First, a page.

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World J Surg. 2002 Mar;26(3):290-6. Epub 2001 Dec 21.

Breast microcalcifications: multivariate analysis of radiologic and clinical factors for carcinoma.

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1
Department of Oncologic Surgery, Centre Regional de Lutte Contre le Cancer Paul Papin, 2 rue Moll, 49033 Angers Cedex 01, France.

Abstract

Screening mammography contributes to the improvement of breast carcinoma survival through early detection and treatment of non-palpable lesions. Microcalcifications are of fundamental importance in this process. The percentage of malignant lesions found in biopsies for microcalcifications varies from 10% to 40%. The purpose of this study was to evaluate the relationship between clinical and radiologic records and the presence of malignant breast diseases. To establish the basis for the study, 211 mammographic files showing clustered microcalcifications from 204 women were prospectively reviewed and clinical records were retrospectively drawn. Definitive pathologic analysis was available for all. The value for cancer of each criterion was investigated by univariate and multivariate analyses. A first analysis was performed on the entire population and a second one was performed with stratification on morphologic subgroups. There were 99 malignant lesions (47%). In the entire group, no clinical criterion was significant. In the univariate analysis, five radiologic variables were significant: morphologic type(p < 0.0001), number of calcifications per cluster(p < 0.0001), linear or triangular distribution(p < 0.0002), diameter of the area (p < 0.01),and number of clusters (p = 0.011). In the multivariate analysis, two criteria remained significant: morphologic type 4 (irregularly punctiform) or 5 (vermicular) microcalcifications(Le Gal's classification) (p < 0.0001) and diameter of the cluster larger than 25 mm (p = 0.032). In subgroups,in the multivariate analysis, the "age > 60 years" criterion was statistically significant in the group of regular punctiform microcalcifications (type 2); for irregularly punctiform microcalcifications (type 4), "number of microcalcifications > 20" was significant. The morphologic features of microcalcifications must be the first criterion evaluated. They permit identification of characteristically benign (annular calcifications) or malignant calcifications (vermicular calcifications). For the remainder of the calcification types, other criteria must be taken into account, and their value vary with (according to) the morphologic aspect. These findings have implications for the management of women with microcalcifications and could help breast specialists make treatment decisions.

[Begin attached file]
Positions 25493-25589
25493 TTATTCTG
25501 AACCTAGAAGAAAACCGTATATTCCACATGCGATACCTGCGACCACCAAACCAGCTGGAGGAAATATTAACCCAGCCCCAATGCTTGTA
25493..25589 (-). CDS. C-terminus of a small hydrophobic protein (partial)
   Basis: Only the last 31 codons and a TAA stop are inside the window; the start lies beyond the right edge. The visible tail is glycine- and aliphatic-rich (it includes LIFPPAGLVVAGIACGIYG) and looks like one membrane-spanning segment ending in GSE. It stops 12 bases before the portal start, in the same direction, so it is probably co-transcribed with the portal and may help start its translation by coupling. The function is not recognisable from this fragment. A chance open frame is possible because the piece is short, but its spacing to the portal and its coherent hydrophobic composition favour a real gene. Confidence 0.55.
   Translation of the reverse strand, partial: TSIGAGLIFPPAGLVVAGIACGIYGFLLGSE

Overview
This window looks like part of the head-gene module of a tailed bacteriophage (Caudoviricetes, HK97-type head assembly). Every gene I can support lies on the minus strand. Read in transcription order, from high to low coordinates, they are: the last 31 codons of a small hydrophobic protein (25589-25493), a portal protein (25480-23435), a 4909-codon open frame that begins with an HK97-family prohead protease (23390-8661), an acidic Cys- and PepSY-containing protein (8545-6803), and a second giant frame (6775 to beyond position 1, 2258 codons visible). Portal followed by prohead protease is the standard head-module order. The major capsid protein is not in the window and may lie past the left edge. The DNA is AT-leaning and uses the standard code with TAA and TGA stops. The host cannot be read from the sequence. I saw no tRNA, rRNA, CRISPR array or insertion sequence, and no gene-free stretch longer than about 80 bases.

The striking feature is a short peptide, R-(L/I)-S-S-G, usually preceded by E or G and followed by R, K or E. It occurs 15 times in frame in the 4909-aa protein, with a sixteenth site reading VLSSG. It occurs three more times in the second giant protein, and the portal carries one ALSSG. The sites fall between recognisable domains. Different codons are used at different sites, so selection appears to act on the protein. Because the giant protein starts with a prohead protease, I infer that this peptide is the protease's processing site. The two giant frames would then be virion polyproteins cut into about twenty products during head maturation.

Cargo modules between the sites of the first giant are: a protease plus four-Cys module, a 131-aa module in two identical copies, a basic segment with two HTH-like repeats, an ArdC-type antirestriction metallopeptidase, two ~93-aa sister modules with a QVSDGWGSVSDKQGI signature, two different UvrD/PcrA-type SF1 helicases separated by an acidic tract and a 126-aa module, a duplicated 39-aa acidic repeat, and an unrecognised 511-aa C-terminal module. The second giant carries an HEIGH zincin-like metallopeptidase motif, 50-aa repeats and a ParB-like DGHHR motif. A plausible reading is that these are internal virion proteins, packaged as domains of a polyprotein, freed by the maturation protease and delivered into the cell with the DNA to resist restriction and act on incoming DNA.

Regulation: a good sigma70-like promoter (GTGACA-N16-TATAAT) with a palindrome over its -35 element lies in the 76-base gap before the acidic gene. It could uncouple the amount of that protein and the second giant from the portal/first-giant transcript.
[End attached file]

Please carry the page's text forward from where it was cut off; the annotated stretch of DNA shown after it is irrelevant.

PMID:
11865363
DOI:
10.1007/s00268-001-0220-3
[Indexed for MEDLINE]

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